Unhappy over Pakistan's resistance to implement South Asia Free Trade Agreement, India on Saturday said it may be compelled to withdraw concessions to the neighbouring country if it does not take a decision in this regard soon.
New Delhi, however, expects the new government in Pakistan would resolve the issue soon. "We have provided a series of concessions to Pakistan under SAFTA. Pakistan has not provided to India. We are looking at the situation," Commerce Minister Kamal Nath told reporters on the sidelines of a CII function on Foreign Trade Policy.
Noting that Pakistan has sought more time on the issue, he said "if they don't take a decision on this, then India may be compelled, we will consider it, to withdraw the concessions."
However, with the new government assuming office in Pakistan, Nath said "we are hopeful. Last six to eight months, there has been inactivity on this front. We understand. But we are hoping, in the next couple of months, to resolve this."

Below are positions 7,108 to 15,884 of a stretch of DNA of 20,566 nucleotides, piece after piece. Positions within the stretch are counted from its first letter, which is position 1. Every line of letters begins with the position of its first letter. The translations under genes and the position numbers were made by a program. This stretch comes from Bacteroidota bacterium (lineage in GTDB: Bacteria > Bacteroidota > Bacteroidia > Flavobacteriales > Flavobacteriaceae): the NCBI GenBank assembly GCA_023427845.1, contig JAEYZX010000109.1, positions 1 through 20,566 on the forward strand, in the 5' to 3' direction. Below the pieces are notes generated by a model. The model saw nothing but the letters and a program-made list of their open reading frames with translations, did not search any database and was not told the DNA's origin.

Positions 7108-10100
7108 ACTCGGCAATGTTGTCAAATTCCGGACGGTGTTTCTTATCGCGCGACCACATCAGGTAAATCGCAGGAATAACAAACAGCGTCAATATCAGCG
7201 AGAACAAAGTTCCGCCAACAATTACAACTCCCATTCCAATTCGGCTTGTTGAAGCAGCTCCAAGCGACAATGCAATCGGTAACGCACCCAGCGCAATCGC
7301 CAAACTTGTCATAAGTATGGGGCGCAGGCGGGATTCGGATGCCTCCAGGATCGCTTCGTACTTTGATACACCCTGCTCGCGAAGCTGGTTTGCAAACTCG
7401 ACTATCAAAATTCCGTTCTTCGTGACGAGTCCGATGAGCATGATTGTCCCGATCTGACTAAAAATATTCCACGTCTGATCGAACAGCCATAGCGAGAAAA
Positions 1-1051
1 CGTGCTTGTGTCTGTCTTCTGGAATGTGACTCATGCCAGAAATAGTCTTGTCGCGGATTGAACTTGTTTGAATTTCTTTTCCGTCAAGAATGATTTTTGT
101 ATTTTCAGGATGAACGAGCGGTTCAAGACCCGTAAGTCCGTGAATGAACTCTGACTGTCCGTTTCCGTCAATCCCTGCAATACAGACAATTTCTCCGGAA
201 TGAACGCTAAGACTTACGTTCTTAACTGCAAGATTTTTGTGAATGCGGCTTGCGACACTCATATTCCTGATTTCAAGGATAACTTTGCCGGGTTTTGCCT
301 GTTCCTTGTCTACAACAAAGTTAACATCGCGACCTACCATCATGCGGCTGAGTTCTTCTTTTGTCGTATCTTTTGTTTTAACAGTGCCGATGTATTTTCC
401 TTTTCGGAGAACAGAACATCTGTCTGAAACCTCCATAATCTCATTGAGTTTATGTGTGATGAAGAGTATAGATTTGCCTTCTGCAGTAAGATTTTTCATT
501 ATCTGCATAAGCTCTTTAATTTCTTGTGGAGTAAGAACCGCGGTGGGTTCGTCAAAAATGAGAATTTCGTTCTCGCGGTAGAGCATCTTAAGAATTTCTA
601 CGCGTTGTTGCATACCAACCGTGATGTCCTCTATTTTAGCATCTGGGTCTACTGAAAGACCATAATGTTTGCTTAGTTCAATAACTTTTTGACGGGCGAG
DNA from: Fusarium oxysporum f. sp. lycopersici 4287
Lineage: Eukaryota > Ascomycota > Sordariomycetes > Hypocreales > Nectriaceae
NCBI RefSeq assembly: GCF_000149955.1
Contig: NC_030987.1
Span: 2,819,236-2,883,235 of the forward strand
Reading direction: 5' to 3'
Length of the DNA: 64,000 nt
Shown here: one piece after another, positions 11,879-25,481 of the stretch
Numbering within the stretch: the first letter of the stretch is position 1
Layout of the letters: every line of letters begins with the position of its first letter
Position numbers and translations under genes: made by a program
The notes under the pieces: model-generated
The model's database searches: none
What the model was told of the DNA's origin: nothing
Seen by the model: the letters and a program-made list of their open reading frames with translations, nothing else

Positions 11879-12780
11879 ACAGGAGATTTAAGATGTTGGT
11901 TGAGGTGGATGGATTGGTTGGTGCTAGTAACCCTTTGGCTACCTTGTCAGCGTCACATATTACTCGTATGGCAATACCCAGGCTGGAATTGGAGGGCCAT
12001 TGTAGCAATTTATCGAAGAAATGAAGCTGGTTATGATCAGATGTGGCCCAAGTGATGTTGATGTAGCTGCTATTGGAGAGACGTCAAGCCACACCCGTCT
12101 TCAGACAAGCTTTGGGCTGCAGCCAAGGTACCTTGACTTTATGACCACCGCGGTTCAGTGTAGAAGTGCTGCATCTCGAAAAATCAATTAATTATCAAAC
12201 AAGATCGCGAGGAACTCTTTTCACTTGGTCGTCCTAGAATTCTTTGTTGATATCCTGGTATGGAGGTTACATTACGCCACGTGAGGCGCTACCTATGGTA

SAFTA came into effect in June 2006 but Pakistan has refused to implement it with regard to India. Pakistan maintains that it would continue to conduct commerce with India on the basis of the positive list under which about 1,000 items can be traded.
India views this as violative of the SAFTA spirit. Nath said India has asked Pakistan to expand the positive list, failing which New Delhi will have to act. On import of cement from Pakistan, Nath said: "We are trying to import more cement from Pakistan, there are some issues on quality but we are trying to resolve these".
There are infrastructure problems in the supply side management, he said, adding that "the issue of wagons and trucks are being addressed".